Otto Kern

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Otto Kern, oil painting by Paul Moennich, 1906

Otto Ferdinand Georg Kern (14 February 1863 in Schulpforte (now part of Bad Kösen) – 31 January 1942 in Halle an der Saale) was a German classical philologist, archaeologist and epigraphist. He specialized in the field of ancient Greek religion, being known for his investigations of Greek mystery cults and Orphism, as well as the ancient city of Magnesia on the Maeander and later also the history of ancient studies. In 1907 he became professor at the University of Halle-Wittenberg, where he became rector in 1915/16.


Early life[edit]

Otto Kern was born near Naumburg an der Saale. His father Franz Kern was a senior teacher at the Pforta State School at the time, and later became the school's headmaster. Otto's mother was the 14 years younger Clara Kern, born Runge. His father introduced him at an early age to the Greeks and to German literature, especially Goethe. In Stettin, Otto Kern attended grammar school, where his religion teacher Anton Jonas introduced him to the history of religion. From 1883 to 1887 he studied classical philology and archaeology at the universities of Berlin and Göttingen. His lecturers there were renowned scientists such as Ernst Curtius, Ulrich von Wilamowitz-Moellendorff as well as Hermann Diels and Carl Robert, whose lives he later examined in a biography. Kern received his doctorate on 21 January 1888 in Berlin with his dissertation De Orphei Epimenidis Pherecydis theogoniis quaestiones criticae. After his doctorate he worked in Berlin as assistant to Carl Robert until 1889.


In the following years (from 1889) he worked as an archaeologist in Italy, Greece and Asia Minor. From 1889 to 1891 he was a scholarship holder of the German Archaeological Institute (DAI) and was able to travel the Mediterranean region. From 1891 he dug together with Carl Humann in the ancient city of Magnesia at the Mäander. He also dealt with this city in his postdoctoral thesis on the history of the foundation of Magnesia on the Maeander from 1894.[1][2]

In 1894 he qualified as a private lecturer for classical philology in Berlin, where he also worked as an assistant in the sculpture department of the Royal Museums. In 1897 Kern was appointed associate professor at the University of Rostock. from 1900 he was full professor there. In 1907 he moved to the University of Halle-Wittenberg, where he was elected Rector in 1915/16.[2] In Halle he founded the religious-historical working group "Thiasos".[3]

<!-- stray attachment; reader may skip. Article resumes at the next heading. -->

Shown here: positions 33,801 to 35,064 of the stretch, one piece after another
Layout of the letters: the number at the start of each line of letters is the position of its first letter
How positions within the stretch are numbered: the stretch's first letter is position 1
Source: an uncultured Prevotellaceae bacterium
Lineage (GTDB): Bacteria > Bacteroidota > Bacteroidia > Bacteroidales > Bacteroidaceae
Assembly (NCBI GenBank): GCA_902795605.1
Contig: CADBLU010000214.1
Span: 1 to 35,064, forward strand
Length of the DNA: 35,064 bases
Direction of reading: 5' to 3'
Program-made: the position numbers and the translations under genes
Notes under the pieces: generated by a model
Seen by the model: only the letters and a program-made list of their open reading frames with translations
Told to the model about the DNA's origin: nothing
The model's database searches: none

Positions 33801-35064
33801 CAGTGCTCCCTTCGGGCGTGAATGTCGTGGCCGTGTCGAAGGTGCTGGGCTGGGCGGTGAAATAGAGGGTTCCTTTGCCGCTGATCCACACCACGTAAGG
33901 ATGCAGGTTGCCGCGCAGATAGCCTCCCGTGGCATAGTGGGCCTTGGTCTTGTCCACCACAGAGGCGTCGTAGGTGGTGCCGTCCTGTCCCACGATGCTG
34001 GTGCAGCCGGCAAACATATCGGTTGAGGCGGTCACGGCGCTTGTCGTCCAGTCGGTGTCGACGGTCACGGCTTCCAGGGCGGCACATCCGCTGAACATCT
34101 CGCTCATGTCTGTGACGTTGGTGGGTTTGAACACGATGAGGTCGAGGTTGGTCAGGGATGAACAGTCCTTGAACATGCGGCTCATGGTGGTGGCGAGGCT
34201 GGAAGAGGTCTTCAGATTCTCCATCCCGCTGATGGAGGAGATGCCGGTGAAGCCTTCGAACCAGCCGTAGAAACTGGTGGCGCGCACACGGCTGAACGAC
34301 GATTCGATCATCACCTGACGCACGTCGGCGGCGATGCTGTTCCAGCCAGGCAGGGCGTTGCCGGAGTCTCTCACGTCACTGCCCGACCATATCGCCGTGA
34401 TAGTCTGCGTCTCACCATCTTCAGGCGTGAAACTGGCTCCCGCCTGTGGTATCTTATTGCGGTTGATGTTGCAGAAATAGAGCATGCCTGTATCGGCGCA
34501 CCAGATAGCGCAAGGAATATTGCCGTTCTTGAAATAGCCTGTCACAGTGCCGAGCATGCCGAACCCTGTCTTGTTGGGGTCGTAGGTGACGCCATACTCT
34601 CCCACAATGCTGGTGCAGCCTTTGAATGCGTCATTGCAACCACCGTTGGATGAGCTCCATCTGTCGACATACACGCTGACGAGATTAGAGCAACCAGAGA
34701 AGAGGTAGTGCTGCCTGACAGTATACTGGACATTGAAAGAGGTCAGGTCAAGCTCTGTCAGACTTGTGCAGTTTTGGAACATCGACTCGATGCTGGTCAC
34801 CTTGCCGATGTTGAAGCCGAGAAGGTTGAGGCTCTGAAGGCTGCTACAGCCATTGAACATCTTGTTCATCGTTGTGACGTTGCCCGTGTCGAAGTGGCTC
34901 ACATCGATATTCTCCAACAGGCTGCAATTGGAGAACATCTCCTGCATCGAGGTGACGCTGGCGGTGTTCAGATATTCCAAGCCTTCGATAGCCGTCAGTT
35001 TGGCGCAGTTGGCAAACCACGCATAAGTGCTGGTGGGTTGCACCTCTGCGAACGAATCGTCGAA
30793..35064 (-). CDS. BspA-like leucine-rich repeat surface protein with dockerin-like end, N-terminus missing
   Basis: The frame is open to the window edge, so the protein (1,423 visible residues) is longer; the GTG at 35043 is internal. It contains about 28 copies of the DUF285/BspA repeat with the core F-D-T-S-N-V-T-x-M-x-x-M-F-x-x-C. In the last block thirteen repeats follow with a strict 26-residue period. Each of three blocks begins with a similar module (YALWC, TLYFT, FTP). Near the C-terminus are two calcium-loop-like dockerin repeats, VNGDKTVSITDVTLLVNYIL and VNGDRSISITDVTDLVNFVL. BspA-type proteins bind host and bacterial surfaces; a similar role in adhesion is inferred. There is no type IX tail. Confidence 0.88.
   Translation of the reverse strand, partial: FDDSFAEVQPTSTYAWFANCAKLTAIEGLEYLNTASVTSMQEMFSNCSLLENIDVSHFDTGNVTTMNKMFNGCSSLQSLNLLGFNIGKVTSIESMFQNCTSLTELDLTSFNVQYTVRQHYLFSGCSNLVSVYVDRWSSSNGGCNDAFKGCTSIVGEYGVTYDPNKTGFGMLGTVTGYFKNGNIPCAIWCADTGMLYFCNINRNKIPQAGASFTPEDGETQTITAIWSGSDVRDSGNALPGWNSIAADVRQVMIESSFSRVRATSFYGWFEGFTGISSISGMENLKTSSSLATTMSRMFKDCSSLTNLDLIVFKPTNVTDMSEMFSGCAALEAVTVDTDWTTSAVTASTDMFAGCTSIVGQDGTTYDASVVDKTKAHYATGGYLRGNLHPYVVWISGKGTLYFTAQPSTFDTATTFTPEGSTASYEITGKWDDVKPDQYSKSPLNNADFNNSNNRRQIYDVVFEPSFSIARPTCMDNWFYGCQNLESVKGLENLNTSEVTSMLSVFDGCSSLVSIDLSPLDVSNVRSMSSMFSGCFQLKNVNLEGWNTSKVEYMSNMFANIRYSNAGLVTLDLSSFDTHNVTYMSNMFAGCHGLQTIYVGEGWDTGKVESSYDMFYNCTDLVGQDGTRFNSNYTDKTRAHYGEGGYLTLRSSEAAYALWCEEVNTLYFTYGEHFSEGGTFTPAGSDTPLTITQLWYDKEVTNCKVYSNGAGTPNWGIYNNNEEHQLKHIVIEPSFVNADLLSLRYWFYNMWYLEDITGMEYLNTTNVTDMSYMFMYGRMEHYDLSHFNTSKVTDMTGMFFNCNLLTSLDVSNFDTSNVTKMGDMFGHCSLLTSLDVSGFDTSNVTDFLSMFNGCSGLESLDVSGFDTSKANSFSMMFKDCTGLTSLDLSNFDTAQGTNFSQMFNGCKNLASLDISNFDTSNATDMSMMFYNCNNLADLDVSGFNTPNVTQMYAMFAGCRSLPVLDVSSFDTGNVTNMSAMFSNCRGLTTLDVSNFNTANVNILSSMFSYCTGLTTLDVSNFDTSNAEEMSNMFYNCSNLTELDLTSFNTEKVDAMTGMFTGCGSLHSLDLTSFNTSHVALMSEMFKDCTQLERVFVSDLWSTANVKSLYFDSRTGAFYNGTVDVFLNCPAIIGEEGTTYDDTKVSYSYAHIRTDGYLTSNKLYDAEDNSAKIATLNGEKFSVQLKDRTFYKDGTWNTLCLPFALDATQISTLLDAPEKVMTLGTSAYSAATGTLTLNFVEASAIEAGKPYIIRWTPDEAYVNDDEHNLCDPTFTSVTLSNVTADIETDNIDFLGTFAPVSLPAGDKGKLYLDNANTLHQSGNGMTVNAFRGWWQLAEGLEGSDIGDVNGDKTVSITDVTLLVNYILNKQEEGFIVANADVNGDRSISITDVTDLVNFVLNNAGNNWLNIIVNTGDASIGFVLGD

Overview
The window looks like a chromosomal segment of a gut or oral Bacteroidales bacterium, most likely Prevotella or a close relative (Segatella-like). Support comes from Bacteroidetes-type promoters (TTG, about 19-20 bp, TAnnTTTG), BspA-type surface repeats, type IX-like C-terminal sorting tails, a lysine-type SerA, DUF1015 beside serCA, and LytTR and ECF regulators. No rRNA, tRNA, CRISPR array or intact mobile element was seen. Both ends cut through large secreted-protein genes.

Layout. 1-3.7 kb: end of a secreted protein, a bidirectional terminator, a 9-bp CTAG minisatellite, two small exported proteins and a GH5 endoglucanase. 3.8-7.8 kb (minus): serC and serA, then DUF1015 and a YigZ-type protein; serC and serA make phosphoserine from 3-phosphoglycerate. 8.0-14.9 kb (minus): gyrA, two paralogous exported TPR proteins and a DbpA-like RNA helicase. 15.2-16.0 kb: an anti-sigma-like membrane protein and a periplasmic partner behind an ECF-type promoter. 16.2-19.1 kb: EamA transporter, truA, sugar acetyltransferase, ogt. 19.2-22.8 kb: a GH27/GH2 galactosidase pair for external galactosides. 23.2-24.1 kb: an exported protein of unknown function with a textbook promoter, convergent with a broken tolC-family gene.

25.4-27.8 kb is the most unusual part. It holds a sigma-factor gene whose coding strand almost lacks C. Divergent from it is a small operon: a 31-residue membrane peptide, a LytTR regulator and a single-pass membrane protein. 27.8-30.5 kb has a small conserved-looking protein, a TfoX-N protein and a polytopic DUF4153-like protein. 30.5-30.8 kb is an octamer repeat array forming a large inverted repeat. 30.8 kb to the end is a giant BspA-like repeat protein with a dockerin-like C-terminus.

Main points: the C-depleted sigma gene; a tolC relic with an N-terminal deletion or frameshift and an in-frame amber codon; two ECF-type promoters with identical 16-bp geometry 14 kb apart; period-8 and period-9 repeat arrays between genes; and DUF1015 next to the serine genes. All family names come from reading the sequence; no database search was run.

In 1922 he refused a call to the University of Hamburg. Before his retirement in 1931 he travelled 1925-1926 again to Thessaly. He received two honorary doctorates from the University of Halle:

  • 1929 from the Faculty of Law and Political Science,
  • 1930 from the Faculty of Theology.

Later life and death[edit]

In 1937 he was elected a corresponding member of the Göttingen Academy of Sciences.[4]

Kern became a member of the right-wing radical German Fatherland Party and then of the German National People's Party (DNVP).[5]

Otto Kern died on 31 January 1942 at the age of 78. Parts of his estate are in the possession of the Göttingen University Library (Wilamowitz biography), the Central Archive of the National Museums in Berlin (materials on the Pozzo drawings) and the Archive of the German Archaeological Institute (a letter).


Among his better written efforts was a three part work on the religious history of ancient Greece, "Die Religion der Griechen" (1926–38):

  • Vol. 1. Von den Anfängen bis Hesiod – Prior to Hesiod.
  • Vol. 2. Die Hochblüte bis zum Ausgange des fünften Jahrhunderts – The Golden Age up until the start of the 5th century BC.
  • Vol. 3. Von Platon bis Kaiser Julian – From Plato up to the Emperor Julian.

Other significant works by Kern include:

  • Die Gründungsgeschichte von Magnesia am Maiandros, 1894 – The founding history of Magnesia on the Maeander.
  • Beiträge zur Geschichte der griechischen Philosophie und Religion (with Paul Wendland), 1895 – Contributions to the history of Greek philosophy and religion.
  • Ueber die Anfänge der hellenischen Religion, 1902 – On the beginnings of Hellenic religion.
  • Eleusinische Beiträge, 1909 – Eleusinian contributions.
  • Nord-griechische Skizzen, 1912 – Sketches of northern Greece.
  • "Inscriptiones Graecae", 1913.
  • Orpheus. Eine religionsgeschichtliche Untersuchung, 1920 – Orpheus; a religious-historical study.
  • "Orphicorum fragmenta", 1922.[6][7] Internet Archive.


  1. ^ Otto Kern @ NDB/ADB Deutsche Biographe
  2. ^ a b Catalogus Professorum Halensis Biographical sketch
  3. ^ Vgl. Otto Eißfeldts Nachruf, in: Historische Zeitschrift 166, 1942, S. 219 f., hier insbesondere S. 220.
  4. ^ Holger Krahnke: Die Mitglieder der Akademie der Wissenschaften zu Göttingen 1751–2001 (= Abhandlungen der Akademie der Wissenschaften zu Göttingen, Philologisch-Historische Klasse. Folge 3, Bd. 246 = Abhandlungen der Akademie der Wissenschaften in Göttingen, Mathematisch-Physikalische Klasse. Folge 3, Bd. 50). Vandenhoeck & Ruprecht, Göttingen 2001, ISBN 3-525-82516-1 S. 130
  5. ^ Henrik Eberle: Die Martin-Luther-Universität in der Zeit des Nationalsozialismus. Mdv, Halle 2002, ISBN 3-89812-150-X S. 379.
  6. ^ WorldCat Identities Most widely held works by Otto Kern
  7. ^ German Wikisource Bibliography of Otto Kern